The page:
"For Sale: Sir Thomas More’s Utopian Alphabet" Discussion Thread

Welcome to the discussion thread for the story, For Sale: Sir Thomas More’s Utopian Alphabet. You can share your comments and thoughts about the story in the conversation below.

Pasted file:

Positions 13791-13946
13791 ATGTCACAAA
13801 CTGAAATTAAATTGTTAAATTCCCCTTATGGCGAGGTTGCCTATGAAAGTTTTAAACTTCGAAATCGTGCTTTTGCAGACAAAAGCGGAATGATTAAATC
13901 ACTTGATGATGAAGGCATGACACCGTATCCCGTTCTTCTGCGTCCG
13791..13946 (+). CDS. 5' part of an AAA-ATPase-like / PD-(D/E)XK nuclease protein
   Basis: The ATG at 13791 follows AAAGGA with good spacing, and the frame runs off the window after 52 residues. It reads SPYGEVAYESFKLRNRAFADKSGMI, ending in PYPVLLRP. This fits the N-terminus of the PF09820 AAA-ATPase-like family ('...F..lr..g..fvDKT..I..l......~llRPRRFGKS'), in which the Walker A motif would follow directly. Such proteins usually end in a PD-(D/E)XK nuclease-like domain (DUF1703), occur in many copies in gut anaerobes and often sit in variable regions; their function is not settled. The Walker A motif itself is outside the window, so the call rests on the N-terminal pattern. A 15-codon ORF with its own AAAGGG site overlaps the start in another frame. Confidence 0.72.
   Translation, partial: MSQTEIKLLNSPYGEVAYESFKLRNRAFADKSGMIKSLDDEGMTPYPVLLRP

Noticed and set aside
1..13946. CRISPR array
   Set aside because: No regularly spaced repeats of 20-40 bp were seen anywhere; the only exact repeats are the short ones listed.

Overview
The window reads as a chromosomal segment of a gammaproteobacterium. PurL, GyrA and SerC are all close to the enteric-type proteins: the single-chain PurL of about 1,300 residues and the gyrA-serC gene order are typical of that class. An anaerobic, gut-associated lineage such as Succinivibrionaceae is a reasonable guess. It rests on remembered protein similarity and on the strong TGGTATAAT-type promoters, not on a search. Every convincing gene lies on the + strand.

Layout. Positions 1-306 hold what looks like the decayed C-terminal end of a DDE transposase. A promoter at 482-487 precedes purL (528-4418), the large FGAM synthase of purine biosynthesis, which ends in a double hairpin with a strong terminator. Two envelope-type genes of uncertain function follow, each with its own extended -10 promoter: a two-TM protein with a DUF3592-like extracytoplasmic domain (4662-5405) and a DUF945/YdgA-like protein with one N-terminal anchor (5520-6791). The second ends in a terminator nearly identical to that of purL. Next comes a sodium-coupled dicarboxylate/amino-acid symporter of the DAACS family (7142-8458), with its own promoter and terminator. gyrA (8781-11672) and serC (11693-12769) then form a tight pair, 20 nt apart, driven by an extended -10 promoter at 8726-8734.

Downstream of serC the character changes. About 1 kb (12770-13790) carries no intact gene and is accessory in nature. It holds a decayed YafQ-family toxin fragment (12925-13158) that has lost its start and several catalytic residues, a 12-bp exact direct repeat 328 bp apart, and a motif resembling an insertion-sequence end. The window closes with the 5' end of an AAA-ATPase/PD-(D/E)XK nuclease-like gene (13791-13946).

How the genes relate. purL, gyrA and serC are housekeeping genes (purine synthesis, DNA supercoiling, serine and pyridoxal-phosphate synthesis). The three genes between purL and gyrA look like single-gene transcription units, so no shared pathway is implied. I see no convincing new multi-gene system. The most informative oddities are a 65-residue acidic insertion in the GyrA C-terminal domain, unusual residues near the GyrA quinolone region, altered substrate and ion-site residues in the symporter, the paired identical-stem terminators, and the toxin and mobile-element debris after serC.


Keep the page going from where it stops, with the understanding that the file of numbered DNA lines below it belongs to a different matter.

As one who has taught linguistics in collegiate contexts, I always assigned my undergrad students to invent their own languages and alphabets (as I had in childhood). To pass the course, students had to submit a full page excerpt of this construct language with unique alphabet (Orthography) and rudimentary grammar (Syntax), sound system (Phonology) and basic morphemes (MORPHOLOGY) as units of meaning that could be compounded, gendered, and an affix system (e.g., subfix, postfix, prefix, infix, superfix, etc.) with compounds that that could be negated or pluralized, etc., in the appropriate place. I had to be able to figure out these “languages” with only a nominal key. I was generally pleased with the resulting creativity. Perhaps the only surprise was how many of these students who were successful at this task went on to work professionally in cryptography and related analytical work, including for NSA and the like. While my first invitation to a Ph.D. program was in History of Science - which I still teach - the allure of forensic archaeology won out; historical linguistics, however, remain an enduring fascination. My first article was on original myth palindromes published - courtesy of Martin Gardner’s encouragement - in Word Ways in 1981; my second was in the NSTA Science Teacher in 1981 on problem solving and why learning Latin facilitated it. So, of course, I am enthralled by your article. Note the word UTOPIA has several clever layers. The way More wrote it in Latin actually embeds multiple Greek sources: TOPOS in Greek can be easily rendered “place”; OU- means “no” (OU+TOPOS) but the Greek homophone EU- generally means “good” (EU+TOPOS) or “well” or “true”. So OU- and EU- seem antithetic homophones without diacritical accents if one engages in subtle paronomasia (word play). So one could read UTOPIA as a double entendre in Latin remembering the Greek subsurface. Thus U + TOPIA = “no place is the good (or best) place” or conclude “the perfect place is nowhere”. This is not so much a philosophical paradox as a wise reflection we all learn empirically.